In 1838, Dost Muhammad Khan was the Amir of Afghanistan. He had seized the throne in 1824 from Shah Mahmud, who had previously deposed his own brother, Shah Shuja. (Don’t feel sorry for Shah Shuja. He gained the throne in 1803 through a series of conspiracies that dethroned two of his brothers.) Despite the fact that he seized a throne that wasn’t his, Dost Muhammad was a popular and capable ruler who restored peace and prosperity.
In 1837, a Persian army laid siege to the Afghani city of Herat. Unable to come to terms with the British for military aid, Dost Muhammad turned to the Russians for support.
The governor-general of British India, Lord Auckland, assumed that Afghan friendship with Russia meant Afghan hostility to British India. He decided the only way to save Afghanistan from Persian and Russian aggression was to restore the elderly Shah Shuja to the throne he had lost thirty years before.
The Army of the Indus set out in December, 1838, The plan was that Shah Shuja would enter Afghanistan at the head of his own troops, with a little support from the British army. Once he was securely in power, the British army would withdraw.
Auckland believed that the threat of British bayonets would be all it took for Shah Shuja to be welcomed back on the throne. Instead the Army of the Indus had to fight its way to Kabul through country that its commander, General John Keane, described as “full of robbers, plunderers and murders, brought up to it from their youth.” It took them eight months to reach Kabul and install Shah Shuja on the throne.
It quickly became clear that the only way the new Amir would stay on the throne was if the British army kept him there. The Army of the Indus became an inadequate and unwelcome army of occupation. Afghanistan was in a permanent state of unrest, with random acts of hostility and violence directed against its British occupiers.
The British leadership of the expedition was ineffectual. General Elphinstone, the commander in chief, was an elderly invalid who was no longer able to direct an army in the field and unwilling to delegate authority to his deputy. The real authority over the expedition lay with the viceroy’s envoy, Sir William Macnaghten. Under the direction of Macnaghten and Elphinstone, the British moved out of the Bala Hissar, a fortified palace outside of Kabul, and built a conventional cantonment, including a racecourse. They settled into garrison life as if they were safely in India. Some even called for their families to join them.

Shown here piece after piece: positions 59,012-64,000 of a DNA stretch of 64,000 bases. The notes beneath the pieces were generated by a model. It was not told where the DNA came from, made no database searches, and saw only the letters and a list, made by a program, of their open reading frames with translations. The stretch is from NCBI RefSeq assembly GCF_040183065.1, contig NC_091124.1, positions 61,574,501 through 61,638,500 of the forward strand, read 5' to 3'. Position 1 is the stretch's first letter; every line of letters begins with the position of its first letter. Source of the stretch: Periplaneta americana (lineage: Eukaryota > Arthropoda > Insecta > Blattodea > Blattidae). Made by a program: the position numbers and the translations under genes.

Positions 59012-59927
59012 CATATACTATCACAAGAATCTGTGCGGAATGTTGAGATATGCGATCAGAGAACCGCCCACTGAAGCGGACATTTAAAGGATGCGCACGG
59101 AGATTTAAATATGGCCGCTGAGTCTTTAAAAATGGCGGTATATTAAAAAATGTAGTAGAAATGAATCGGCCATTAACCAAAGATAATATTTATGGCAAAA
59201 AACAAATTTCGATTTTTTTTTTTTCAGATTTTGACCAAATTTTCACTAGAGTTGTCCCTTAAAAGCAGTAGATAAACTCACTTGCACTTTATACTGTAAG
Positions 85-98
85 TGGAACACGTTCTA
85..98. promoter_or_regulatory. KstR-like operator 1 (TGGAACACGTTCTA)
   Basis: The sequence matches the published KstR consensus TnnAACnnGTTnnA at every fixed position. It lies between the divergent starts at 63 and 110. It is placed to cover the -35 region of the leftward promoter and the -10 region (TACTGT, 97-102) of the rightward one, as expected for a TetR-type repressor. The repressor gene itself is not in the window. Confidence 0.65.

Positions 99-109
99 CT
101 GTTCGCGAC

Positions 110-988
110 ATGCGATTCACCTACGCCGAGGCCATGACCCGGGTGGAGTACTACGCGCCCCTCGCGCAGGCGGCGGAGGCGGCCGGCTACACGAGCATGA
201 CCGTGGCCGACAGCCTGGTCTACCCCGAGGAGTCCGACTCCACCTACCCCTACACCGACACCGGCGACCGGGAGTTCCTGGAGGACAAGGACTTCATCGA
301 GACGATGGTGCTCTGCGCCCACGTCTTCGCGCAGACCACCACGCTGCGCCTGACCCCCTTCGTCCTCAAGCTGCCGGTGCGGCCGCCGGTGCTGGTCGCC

Despite unmistakable signs of trouble, the British were completely unprepared when revolt broke out in 1841. On November 2, an Afghan mob stormed the house of a senior British political officer who was said to have trifled with local women and murdered him and his staff. The British soon found themselves besieged in their indefensible cantonments. Efforts to clear the high ground that dominated the cantonments failed. An attempt at parley resulted in the murder of Macnaghten.
The British made the reluctant decision to retreat to India. They made a treaty with the Afghans, who guaranteed their safe conduct to India in exchange for British withdrawal from Kandahar and Jalalabad. A number of British officers and their families were held as hostages, a demand that ultimately saved their lives. On January 6, 1842, 4500 British and Indian soldiers and 12,000 wives, children and servants marched out of Kabul. On January 13, a single survivor, Doctor William Brydon, reached the British garrison at Jalalabad, sixty miles to the east. The rest were slaughtered by the Ghilzai tribesmen who controlled the mountain passes.
Shah Shuja was assassinated four months later. Dost Muhammad returned to Afghanistan the following year and ruled until his death in 1863.
Coming soon to a blog near you: Attack on the British Embassy in Kabul, 1879
* For much of the nineteenth century the British were afraid that Russia would invade India through Afghanistan. The result was a nineteenth century version of the Cold War that Rudyard Kipling dubbed “the Great Game” in his classic novel Kim. **
**Just for the record, you can blame Kipling for setting me on the path that led to History in the Margins. I read Kim when I was eight and never recovered.